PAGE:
A couple weeks ago I invited readers of Prime The Pump to participate in our series on “How customer service can impact your business.” They were asked to share a memorable experience and to state how it impacted their future relationship with the business involved.
Here’s one reader’s experience: On February 14th, I went out with a friend to a popular restaurant & bars. Twenty minutes after we arrived, we ordered drinks and what we would’ve liked to eat. Subsequently a waiter introduced us to an activity that involved painting whilst you sip a complimentary glass of wine. She said to us ‘it looks like no one is showing up so we’re offering it to our customers for just $60.’ Having seen the activity advertised but reluctant because of the price, we were motivated after it was significantly discounted. While waiting on the painting to begin, the rain crashed on our party resulting in us having to be relocated inside.
Two hours later, we enquired on our order and proceeded to pay. Soon after, we were served but it was not what we had ordered. We recalled the order for the third time to the waiter whose response to the mix up was that because we changed seats because of the rain, she thought we had left. As we continued waiting on the correct order, she returned to say that the total she gave us was $10 short. She apologised and we gave her the $10 without complaining.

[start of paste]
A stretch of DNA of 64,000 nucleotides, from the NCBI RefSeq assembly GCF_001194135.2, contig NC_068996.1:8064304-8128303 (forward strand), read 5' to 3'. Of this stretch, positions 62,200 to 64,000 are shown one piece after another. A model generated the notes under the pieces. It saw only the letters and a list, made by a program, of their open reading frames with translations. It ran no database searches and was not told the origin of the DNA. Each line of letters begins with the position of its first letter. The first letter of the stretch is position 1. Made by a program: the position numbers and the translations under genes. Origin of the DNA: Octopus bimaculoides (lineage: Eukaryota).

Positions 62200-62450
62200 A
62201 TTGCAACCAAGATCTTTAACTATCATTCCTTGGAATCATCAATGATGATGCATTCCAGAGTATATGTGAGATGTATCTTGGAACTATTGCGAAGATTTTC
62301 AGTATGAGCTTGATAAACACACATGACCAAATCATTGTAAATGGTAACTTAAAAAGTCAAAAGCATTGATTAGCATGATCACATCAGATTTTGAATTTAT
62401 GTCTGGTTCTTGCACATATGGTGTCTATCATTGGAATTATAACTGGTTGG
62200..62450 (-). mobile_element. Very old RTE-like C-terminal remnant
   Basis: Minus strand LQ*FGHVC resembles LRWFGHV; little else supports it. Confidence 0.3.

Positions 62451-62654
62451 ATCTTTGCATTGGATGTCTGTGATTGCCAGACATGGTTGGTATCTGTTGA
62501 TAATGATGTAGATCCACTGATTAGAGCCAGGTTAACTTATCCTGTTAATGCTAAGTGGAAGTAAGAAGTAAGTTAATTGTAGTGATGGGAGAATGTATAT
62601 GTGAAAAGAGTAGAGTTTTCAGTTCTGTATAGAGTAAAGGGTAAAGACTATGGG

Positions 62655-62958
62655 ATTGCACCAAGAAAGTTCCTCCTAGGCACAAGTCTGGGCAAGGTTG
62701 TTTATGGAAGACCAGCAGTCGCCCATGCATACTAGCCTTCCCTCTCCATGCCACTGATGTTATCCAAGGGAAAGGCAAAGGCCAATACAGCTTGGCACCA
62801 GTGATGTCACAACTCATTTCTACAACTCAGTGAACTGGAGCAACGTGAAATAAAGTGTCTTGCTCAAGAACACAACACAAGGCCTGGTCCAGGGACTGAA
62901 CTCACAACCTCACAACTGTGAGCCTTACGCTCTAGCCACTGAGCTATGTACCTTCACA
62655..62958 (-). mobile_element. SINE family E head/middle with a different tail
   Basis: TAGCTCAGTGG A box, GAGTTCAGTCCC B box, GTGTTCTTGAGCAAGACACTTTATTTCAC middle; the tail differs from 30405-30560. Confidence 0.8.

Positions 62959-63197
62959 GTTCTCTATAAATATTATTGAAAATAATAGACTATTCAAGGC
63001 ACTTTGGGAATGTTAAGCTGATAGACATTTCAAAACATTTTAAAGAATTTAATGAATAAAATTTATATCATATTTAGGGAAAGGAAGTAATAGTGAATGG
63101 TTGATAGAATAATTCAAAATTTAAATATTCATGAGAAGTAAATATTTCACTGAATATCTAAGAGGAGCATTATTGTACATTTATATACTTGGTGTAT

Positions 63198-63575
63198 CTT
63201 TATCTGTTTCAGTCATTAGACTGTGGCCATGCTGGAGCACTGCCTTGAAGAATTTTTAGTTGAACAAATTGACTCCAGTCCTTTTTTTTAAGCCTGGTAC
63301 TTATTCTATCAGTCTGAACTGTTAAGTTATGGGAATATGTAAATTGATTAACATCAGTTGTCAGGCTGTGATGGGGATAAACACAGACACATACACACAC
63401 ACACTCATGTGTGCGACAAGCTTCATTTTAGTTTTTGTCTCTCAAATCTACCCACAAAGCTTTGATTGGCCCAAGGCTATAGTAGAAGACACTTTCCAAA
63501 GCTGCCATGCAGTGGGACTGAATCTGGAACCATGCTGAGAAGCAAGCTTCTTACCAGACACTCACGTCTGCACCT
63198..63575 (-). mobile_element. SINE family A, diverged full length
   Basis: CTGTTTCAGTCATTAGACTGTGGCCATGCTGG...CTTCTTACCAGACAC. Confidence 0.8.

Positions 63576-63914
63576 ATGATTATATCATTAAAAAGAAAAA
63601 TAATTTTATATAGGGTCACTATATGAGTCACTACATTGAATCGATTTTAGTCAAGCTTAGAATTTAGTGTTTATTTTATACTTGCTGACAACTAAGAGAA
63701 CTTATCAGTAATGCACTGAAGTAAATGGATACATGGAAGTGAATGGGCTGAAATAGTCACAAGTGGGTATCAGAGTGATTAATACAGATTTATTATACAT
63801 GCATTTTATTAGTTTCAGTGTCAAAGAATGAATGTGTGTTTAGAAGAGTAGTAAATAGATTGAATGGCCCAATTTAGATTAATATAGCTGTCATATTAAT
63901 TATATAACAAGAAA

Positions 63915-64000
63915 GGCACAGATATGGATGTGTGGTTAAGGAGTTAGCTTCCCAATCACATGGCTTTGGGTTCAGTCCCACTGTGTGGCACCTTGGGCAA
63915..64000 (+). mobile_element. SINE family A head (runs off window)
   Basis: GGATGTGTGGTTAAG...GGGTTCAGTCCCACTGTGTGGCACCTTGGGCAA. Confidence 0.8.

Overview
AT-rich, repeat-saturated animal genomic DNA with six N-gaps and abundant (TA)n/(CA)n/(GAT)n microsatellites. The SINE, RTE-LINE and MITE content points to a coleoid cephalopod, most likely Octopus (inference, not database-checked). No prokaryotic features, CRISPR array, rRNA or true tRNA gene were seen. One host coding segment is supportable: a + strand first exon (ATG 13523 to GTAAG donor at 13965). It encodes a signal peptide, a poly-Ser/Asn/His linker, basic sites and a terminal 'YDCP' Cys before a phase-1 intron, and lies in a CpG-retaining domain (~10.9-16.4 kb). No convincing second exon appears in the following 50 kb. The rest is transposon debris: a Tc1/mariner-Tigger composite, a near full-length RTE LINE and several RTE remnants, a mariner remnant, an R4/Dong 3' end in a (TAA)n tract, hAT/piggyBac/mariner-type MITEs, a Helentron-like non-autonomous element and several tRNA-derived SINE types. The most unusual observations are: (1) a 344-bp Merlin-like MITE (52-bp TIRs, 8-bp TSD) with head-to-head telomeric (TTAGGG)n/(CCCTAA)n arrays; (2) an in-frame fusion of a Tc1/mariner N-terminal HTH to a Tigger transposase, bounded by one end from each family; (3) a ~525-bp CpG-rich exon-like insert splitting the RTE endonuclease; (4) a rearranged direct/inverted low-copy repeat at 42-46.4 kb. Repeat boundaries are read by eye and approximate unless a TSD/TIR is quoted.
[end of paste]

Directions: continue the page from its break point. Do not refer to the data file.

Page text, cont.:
Less than five minutes later she returned saying, “I’m so sorry again but my boss just informed me that the painting was $60 a head”. I explained that the $60 a head was never communicated to us, she responded by saying ‘me neither I thought it was $60 a couple.’ Nevertheless, we paid the $60. She said, ‘thank you, I’m so sorry again, I’m just ready to go home’ and returned to the bar. Subsequently, she brought us our food and apologise about the service.
Looking back at my experience, the risks of poor customer service are:
1. Loss of business.
Despite making light of the moment, I will not be returning to that place of business in any hurry. I’m not motivated for obvious reasons.
2. Offering sub-par service. The waiter showed a lack of knowledge of the business. Whether it was because of lack of shared information or the demands of the night, the service was poor.
3. Risk of customers exposing the truth.
Everyone talks and shares their experiences; no matter what the situation is, we all have our ‘Girl, just imagine!’ moments. Sharing this experience with friends can influence their opinion of that business before they even experience the service themselves.
A timely reminder is that “64 to 91 percent of those who had a problem, but didn’t complain, will not return.” University of Maryland Extension.
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